Chrome aims for speed and stability. The browser has a spare look and feel, with tabs on top and a single box for Web addresses and searching. To make your life easier when you install it, Chrome will import your bookmarks and history from another browser.
Support for extensions and bookmark-syncing was previously available in the developer-channel build. The features have also long been included in the Windows version.
Extensions for Chrome are similar to Firefox add-ons, giving you the ability to customize and add new functionality to the browser. Google says there are 2,200 extensions with more being added all the time in the extensions gallery. Popular extensions currently include a dictionary, a slideshow viewer, and a password manager.
Chrome now lets you sync bookmarks and favorites among all the computers you use, including Windows machines. The current beta also adds a bookmark and cookie manager; if you use lots of tabs, you’ll want to check out the task manager that allows you to better organize them.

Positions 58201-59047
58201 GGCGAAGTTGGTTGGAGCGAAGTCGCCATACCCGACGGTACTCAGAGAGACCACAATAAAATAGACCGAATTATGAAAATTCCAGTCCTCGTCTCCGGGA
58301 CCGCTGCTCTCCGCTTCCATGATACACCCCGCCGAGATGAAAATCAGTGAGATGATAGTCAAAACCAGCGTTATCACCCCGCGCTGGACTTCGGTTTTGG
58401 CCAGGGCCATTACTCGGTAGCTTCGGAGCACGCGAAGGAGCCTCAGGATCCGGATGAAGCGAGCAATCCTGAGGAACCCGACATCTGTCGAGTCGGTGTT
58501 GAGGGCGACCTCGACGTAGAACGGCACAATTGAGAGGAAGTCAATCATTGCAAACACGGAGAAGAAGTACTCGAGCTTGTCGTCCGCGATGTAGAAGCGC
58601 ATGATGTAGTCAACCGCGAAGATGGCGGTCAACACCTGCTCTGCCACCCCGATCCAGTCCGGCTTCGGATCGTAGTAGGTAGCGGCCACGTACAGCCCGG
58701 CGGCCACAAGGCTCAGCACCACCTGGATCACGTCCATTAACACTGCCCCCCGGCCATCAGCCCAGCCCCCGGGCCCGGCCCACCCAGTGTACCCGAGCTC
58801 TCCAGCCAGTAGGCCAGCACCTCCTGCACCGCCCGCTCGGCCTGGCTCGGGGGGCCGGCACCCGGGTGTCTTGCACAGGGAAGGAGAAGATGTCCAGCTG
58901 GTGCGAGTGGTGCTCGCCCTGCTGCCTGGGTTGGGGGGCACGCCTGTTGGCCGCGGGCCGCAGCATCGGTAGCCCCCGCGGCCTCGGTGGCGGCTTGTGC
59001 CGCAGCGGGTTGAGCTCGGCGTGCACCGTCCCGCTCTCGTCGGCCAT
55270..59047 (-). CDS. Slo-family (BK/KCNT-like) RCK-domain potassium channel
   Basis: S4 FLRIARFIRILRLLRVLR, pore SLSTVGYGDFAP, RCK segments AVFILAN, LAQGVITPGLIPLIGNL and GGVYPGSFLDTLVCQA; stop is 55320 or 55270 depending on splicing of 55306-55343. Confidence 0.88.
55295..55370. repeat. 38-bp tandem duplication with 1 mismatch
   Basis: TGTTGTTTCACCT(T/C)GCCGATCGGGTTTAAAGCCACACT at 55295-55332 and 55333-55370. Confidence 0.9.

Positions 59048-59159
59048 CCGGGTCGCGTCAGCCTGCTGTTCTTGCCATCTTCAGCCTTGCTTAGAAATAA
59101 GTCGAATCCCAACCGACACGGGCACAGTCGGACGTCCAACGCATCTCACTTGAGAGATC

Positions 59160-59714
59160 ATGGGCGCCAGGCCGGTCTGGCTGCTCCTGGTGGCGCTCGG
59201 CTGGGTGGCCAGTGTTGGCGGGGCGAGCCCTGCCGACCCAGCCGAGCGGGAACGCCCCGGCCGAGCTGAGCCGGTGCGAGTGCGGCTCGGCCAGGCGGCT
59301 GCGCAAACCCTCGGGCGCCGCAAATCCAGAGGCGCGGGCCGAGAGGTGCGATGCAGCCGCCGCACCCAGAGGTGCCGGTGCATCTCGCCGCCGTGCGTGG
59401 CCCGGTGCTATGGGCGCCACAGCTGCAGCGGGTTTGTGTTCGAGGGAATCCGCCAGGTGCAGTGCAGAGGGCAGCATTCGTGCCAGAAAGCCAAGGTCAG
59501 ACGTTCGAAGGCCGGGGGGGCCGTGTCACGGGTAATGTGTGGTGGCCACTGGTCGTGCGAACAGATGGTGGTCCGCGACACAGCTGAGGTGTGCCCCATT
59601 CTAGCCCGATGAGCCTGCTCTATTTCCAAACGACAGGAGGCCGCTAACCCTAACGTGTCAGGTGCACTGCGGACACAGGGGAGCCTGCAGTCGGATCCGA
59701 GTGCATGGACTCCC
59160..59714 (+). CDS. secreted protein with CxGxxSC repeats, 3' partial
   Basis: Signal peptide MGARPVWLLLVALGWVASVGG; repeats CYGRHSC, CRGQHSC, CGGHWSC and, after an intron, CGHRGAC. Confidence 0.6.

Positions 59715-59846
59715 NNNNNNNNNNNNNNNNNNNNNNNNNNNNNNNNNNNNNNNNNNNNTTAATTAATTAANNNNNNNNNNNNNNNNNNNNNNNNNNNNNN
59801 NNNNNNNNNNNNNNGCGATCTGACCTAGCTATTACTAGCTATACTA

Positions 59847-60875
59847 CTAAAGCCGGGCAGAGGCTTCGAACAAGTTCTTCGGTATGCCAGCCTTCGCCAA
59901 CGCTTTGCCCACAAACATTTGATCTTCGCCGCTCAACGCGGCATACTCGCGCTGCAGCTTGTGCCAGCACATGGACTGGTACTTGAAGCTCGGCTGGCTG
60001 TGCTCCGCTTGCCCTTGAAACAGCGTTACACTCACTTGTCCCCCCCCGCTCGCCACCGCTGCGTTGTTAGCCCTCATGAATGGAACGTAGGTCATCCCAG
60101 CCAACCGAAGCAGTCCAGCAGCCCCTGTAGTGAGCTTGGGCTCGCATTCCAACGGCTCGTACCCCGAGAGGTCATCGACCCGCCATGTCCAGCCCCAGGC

With the new beta, Chrome may finally become a viable alternative to other mainstream Mac browsers like Safari and Firefox. Be aware, of course, that it’s still in beta, so the browsing experience may still have bugs (though of course, Google is notorious for keeping things in beta for ages).
Chrome is free, of course, and true to its slim nature, is just a 19 MB download. If you installed the previous the Chrome beta, you’ll be automatically updated. (You can check by going to the About window and looking for version 5.0.307.) Chrome requires a Mac with an Intel processor and OS X 10.5 or later.